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Worst Idea ever.. and I only read the first post.. Done with this thread
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Old 06-02-2011, 05:24 AM   #57
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Quote:
Originally Posted by bumblebee View Post
The way I see it, this is Colonel's thread, if you don't like the "dumb" ideas he has, it should be YOU that goes elsewhere.
Not everybody goes to the track with the idea they have to go faster, faster, faster.
Some people go to the track because they want to improve their skills and learn more about performance riding in a controlled environment. If a person has the skills to push their bike VERY hard, then having the suspension correctly calibrated and adjusted will make a big difference.
For most ordinary mortals, the factory suspension will take them a long ways before they need to worry about just the right springs or perfect adjustment. Only a few will have the skills to outride a modern bike, so why not let the man take to the track without the superior, "I have been to the track and I know best" attitude?
And calling him dumb, right after you tell him how helpful everyone at the track is kinda sends a mixed message doesn't it?
I suppoese if he doesn't immediately think you are absolutely right then he is "dumb".
Nope. It's the flippant rejection of the basic advice that makes him dumb.

I'm not talking about being so fast that the OEM suspension just can't keep up with your awesomeness. I'm talking about basic safety. Some people, especially the heavier guys, are already outside the bounds of what the stock springs can compensate for no matter how much adjustment is made. Other guys, like myself (depending on bike), are too light. At that point the bike will do very unnerving things at NOVICE level track paces. My CBR introduced me to the concrete very early on for not following this simple advice that other riders gave me. The bike was flaky in turns (this never showed up in a single day of street riding btw) and I didn't get any confidence in myself or it - end result - smash on my second TD. Except I did it to a $6k bike that only I own and not a brand new liter bike with a hefty price tag that 9 other people are now crying about.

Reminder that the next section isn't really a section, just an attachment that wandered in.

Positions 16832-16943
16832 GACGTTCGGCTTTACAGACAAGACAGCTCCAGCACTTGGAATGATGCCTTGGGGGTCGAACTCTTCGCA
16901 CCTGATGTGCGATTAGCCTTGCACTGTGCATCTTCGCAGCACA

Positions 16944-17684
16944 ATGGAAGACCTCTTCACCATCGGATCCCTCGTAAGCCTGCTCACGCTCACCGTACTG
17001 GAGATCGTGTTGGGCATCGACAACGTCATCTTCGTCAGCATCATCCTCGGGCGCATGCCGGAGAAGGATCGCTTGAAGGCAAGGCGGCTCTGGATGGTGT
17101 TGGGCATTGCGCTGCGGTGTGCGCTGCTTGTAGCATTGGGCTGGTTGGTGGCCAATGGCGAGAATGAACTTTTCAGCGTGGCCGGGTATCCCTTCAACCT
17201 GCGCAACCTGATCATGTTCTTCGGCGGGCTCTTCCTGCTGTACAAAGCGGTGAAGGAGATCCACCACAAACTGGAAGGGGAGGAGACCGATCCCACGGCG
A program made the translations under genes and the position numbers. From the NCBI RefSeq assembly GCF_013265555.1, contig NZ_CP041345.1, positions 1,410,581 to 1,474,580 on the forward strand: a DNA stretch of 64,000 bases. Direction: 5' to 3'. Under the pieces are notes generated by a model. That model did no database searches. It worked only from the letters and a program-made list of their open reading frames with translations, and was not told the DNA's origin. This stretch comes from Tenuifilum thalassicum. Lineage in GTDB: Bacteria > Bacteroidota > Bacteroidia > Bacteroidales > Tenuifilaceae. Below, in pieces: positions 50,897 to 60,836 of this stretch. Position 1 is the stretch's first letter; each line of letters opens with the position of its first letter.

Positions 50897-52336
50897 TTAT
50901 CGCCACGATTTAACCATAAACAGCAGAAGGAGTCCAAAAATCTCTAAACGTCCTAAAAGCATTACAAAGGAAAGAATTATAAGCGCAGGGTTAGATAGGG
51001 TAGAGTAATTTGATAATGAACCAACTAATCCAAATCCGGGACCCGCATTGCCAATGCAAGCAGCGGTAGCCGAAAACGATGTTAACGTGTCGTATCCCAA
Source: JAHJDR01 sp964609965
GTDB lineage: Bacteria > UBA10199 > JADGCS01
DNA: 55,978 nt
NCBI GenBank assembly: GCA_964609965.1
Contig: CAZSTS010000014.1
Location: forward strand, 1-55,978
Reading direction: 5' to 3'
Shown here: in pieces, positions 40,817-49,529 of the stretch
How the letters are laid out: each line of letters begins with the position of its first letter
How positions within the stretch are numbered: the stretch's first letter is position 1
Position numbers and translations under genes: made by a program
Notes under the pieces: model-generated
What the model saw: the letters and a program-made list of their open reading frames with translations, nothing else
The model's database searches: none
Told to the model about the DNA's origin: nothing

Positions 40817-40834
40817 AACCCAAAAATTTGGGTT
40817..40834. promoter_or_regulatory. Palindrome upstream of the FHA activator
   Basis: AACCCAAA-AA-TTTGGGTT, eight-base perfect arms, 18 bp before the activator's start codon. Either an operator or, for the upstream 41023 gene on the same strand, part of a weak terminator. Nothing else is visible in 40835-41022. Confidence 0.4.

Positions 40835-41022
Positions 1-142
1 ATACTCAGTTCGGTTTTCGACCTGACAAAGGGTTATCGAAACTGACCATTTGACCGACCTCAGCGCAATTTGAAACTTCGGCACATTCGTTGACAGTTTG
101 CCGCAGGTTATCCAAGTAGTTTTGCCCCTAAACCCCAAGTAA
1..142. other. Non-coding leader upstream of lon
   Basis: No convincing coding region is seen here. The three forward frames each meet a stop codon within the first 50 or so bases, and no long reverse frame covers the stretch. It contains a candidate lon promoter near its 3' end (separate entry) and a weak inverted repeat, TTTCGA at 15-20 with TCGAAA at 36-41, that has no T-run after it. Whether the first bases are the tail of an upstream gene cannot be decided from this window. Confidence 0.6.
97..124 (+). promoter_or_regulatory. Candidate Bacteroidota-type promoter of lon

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my thoughts exactly
Thinking...hey it's not for everyone.
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Old 06-02-2011, 05:41 AM   #58
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Quote:
Originally Posted by sunday_rider View Post
When you go to the shooting range, you want to make sure the scope on your rifle is calibrated correctly before shooting, it doesnt matter if you are a pro sharp shooter or a beginner, if you do not calibrate it correctly you will be off target and wasting a lot of bullets and time trying to figure out how to get your shots on target.... Same deal with bikes, if you dont set up your suspension you will be wondering the whole time why the guy in front of you keep going into and coming out of the corner faster than you and you are on a much better bike than him..... If you havent set up your suspension yet i would suggest taking it to Patrick, it would be the best $20 you will ever spend on your bike!
Suspension is not that critical for your first couple of track days in the novice class. Usually in the first session you stay behind the instructor and it's a "slow" pace. During the second session you usually don't even pass other riders. The pace gradually picks up as the day goes on. It's very rare that anyone even comes close to the bike's limits in their first novice track day.
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Old 06-02-2011, 07:56 AM   #59
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How about the new zx10 instead of the bwm you might have more people wanting to sign up
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Old 06-02-2011, 08:13 AM   #60
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Quote:
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Suspension is not that critical for your first couple of track days in the novice class. Usually in the first session you stay behind the instructor and it's a "slow" pace. During the second session you usually don't even pass other riders. The pace gradually picks up as the day goes on. It's very rare that anyone even comes close to the bike's limits in their first novice track day.
You're right....for one trackday. However, that's also assuming that the rider is in the range between somewhat lighter and somewhat heavier than what the bike was sprung for. If you take an Aaron, and put him on a stone stock '04 gsxr 600 (sprung for a 160 lb rider), he can EASILY bottom that bike out on a first trackday if he picks up the pace at all. Conversily, you take a Kib, and put him on a '08 CBR 600 (sprung for a 200 lb rider) and he could EASILY wash the front because the front suspension doesn't compress at all.